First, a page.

Acknowledging the importance of a strong relationship between the students’ community and the indigenous people of the southern interior of B.C., the new UBC campus academic plan was based on four themes: indigenous studies, sustainability, health and wellness and creativity. Knowledge was not created to be stored in an ivory tower but, instead, it should be accessible to as many as possible.
This influx of growth also reached the Department of Economics and the following decade came full of positive changes and expansions. By the end of this decade the Department had hired a significant number of new researchers, such as Thomas Lemieux, a specialist in wage inequality; Nicole Fortin, whose research specialities include focusing on the economic progress of women, gender equality policies, and gender issues in education; and behavioural economist Yoram Halevy, who would later start the Experimental Lab (ELVSE) at UBC. This new recruitment was partly due to the increase in the number of economics students, but also due to the retirement of some long-standing professors. Examples include Geoffrey Hainsworth, a development economist with expertise in South East Asia, and Gordon Munro, an environmental resources specialist (who still teaches on a course-by-course basis). In fact, Gordon is still very active in research and the economics community and continues to accumulate honours for his contributions, including recently being named a Fellow of the International Institute of Fisheries Economics and Trade, and receiving a rare award for an economist, the Vancouver Aquarium Award.
Before the nineties ended, and under the supervision of Ashok Kotwal, then Head of the Department, the Graduate School of Economics had also been established in collaboration with the Business Strategy Division of the Faculty of Commerce. At an undergraduate level new exciting programs had been introduced. Students could now obtain a combined major in Economics and Mathematics, Philosophy, Political Science or Statistics.
At this time, the Department started to be internationally recognized for the quality and diversity of its research. Several economics professors were distinguished for their contributions to their respective fields of study. Firstly, Paul Beaudry, who had joined the Department in 1994, was invited to become a Fellow of the U.S. National Bureau of Economic Research for his study of Contract Theory, Labour Economics, Monetary Economics and general Macroeconomics. Secondly, Robert Evans, one of the founders of Health Economics and a pioneer in the investigation of universal healthcare insurance financed by taxes was asked to serve as the Director of the Program in Population Health at the Canadian Institute for Advanced Research. Thirdly, John Helliwell was bestowed the Doug Purvis Memorial Prize, an award that recognizes the best policy research publication of the year, for his book How Much Do National Borders Matter? Furthermore, he was also invited to become a Fellow of the Royal Society of Canada for his work on international finance, social capital and price gaps across borders. John’s list of accolades and awards continues to expand to this day, including his pioneering research into happiness and his work as co-editor of the groundbreaking World Happiness Reports.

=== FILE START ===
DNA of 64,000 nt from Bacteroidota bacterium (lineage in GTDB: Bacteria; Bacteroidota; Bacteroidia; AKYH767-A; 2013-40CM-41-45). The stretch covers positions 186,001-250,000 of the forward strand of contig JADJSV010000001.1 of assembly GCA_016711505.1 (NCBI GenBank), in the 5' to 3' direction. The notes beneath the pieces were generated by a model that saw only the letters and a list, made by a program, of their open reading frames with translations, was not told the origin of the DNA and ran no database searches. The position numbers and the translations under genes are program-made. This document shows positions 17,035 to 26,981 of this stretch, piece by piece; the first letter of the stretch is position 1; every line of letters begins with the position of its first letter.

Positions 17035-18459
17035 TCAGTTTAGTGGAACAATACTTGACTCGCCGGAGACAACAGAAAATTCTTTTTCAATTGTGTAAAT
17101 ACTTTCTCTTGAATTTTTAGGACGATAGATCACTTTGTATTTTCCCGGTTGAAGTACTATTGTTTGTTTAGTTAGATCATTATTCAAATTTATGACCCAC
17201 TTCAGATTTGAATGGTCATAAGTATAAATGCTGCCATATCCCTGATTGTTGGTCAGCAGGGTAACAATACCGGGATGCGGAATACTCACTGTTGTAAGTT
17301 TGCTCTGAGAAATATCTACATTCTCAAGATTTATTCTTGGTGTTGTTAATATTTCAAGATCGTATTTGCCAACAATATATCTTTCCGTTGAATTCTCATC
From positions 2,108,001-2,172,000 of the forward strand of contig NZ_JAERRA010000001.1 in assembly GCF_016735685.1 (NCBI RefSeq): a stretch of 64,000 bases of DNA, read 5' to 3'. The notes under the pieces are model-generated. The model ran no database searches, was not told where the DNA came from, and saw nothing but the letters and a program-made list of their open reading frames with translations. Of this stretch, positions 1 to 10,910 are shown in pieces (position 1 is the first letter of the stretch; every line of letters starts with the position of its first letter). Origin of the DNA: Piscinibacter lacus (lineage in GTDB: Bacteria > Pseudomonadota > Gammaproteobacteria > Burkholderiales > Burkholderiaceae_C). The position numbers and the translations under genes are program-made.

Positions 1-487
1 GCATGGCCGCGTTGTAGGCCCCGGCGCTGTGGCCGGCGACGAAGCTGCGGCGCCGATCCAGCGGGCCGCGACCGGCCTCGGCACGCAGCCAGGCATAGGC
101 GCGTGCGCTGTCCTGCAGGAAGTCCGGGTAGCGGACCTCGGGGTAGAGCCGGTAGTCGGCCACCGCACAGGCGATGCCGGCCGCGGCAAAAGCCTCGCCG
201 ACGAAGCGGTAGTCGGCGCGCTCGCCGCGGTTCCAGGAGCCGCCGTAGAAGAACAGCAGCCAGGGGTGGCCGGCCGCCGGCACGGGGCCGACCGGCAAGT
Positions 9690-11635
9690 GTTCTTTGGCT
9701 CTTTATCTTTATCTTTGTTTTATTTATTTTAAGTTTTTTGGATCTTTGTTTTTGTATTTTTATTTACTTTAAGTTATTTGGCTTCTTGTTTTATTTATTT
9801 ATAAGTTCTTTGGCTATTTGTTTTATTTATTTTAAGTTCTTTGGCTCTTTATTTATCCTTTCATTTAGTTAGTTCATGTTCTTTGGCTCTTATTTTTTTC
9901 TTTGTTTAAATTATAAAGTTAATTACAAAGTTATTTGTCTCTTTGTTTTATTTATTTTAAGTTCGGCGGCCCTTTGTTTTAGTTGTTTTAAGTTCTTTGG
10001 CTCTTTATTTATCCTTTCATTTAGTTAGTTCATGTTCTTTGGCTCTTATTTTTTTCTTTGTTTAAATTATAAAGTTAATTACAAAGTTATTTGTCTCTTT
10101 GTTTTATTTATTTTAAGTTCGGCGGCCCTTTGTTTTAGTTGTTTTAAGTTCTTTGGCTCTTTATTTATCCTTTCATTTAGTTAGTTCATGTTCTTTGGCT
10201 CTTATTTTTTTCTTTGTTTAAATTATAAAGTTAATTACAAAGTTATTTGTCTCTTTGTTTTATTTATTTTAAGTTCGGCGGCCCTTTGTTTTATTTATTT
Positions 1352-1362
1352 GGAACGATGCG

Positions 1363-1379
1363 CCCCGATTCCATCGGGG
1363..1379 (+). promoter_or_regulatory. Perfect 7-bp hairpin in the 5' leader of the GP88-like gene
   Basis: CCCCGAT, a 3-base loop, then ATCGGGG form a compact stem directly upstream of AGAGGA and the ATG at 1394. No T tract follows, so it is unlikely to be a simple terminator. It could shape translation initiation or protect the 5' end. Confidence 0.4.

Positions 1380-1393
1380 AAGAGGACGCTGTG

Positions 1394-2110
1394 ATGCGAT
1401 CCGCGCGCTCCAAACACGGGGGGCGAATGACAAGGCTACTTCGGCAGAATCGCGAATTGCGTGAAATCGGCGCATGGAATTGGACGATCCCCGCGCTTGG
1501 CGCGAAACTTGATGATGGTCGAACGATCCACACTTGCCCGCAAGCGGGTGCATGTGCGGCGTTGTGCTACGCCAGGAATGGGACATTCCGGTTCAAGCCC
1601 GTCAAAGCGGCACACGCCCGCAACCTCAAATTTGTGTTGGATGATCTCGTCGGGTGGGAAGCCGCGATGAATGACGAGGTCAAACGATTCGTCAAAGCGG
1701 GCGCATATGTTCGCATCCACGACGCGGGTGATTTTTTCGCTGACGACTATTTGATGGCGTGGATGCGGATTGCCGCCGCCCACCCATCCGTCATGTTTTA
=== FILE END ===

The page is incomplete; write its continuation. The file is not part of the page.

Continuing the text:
However, those were not the only professors from the Department acknowledged for their work. Robert Allen, an economic historian specialized in the Soviet industrial revolution, Angela Redish, a monetary expert and a visiting economist advisor in the Bank of Canada, and Guofu Tan, an applied microtheorist working on HUB networks, were also awarded different distinctions. Moreover, it is also important to highlight some of the original research going on in the Department at the time like Brian Copeland’s study of the environmental implications of International Trade, Ken Hendricks work on Vertical Mergers: Theory and Policy, and the collaborative work of David Green and Beaudry on Technological Progress, Growth and Income Distribution.